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November 26, 1887


JAMA. 1887;IX(22):691-692. doi:10.1001/jama.1887.02400210019004

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The exhaustive article on this subject, by Professor Parvin, which is published in this issue of The Journal, will, we are sure, be read and studied with the greatest interest. And while it would be superfluous to go over, in this place, the points he has so ably presented, it may be interesting to notice some points brought out in the discussion following the reading of his paper; a discussion that must be regarded as a timely opening up of a very important and interesting subject, and participated in by Drs. W. T. Lusk, W. Goodell, Wharton Sinkler, C. B. Nancrede, H. C. Wood, and others.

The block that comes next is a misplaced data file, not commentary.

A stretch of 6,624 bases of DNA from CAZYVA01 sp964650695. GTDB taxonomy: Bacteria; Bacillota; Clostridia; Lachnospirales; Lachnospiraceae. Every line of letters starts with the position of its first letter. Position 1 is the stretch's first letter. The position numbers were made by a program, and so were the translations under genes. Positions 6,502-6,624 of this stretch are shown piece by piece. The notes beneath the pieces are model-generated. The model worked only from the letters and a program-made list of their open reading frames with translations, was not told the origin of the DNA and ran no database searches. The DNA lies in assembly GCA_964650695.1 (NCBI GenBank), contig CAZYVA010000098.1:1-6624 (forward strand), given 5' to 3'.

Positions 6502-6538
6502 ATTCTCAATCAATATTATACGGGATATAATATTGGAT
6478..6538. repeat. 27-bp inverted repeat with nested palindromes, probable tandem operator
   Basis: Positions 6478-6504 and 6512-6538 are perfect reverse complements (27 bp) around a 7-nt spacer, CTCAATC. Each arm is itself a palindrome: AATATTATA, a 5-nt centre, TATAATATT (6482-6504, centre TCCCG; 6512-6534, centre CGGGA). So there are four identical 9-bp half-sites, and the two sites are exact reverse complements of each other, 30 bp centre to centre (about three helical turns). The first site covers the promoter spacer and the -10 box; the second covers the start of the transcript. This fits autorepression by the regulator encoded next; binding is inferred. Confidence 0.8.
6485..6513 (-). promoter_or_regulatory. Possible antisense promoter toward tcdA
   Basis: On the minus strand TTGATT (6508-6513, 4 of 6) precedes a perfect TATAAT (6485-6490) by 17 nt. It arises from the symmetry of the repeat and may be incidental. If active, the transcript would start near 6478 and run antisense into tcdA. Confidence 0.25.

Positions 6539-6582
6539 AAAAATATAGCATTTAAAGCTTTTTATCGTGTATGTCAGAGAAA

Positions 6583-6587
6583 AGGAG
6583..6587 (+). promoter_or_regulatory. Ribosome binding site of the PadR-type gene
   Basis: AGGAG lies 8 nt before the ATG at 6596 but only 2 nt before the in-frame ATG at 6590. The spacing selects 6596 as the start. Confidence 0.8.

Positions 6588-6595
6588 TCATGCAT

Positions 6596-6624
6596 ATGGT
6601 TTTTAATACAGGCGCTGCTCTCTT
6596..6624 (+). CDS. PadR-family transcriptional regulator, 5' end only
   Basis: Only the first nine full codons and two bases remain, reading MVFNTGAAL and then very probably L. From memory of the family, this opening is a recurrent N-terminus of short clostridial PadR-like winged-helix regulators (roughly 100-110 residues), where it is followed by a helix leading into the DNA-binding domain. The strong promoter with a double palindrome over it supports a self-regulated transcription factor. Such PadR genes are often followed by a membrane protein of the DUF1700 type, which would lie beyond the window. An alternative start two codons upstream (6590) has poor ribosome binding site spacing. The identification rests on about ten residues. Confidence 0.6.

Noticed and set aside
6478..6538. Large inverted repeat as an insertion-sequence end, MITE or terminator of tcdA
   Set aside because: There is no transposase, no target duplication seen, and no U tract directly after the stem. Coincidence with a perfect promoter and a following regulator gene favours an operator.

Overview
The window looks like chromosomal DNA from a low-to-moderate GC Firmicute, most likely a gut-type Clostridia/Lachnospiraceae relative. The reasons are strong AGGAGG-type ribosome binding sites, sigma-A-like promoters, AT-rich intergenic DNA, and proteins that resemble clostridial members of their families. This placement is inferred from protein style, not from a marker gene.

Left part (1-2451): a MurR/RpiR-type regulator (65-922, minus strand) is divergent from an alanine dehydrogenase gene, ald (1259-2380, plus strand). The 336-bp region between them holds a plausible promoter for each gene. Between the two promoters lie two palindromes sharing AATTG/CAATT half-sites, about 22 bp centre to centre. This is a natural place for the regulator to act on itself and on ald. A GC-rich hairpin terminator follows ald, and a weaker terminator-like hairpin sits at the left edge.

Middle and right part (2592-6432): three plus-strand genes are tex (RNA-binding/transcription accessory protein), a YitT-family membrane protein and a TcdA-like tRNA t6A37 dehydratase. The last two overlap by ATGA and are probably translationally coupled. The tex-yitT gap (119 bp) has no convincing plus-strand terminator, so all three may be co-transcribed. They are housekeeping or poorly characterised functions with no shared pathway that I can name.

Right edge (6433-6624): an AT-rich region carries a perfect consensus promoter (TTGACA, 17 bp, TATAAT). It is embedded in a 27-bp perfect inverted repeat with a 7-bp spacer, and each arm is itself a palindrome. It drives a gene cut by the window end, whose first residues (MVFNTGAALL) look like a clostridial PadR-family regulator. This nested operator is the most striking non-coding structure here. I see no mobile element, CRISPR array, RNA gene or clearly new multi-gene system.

In regard to fractures of the skull occurring in spontaneous deliveries, Dr. Lusk mentioned a case reported by Veit, in which the patient received large doses of ergot. The child was born with the right parietal bone separated from its fellow, from the occipital,

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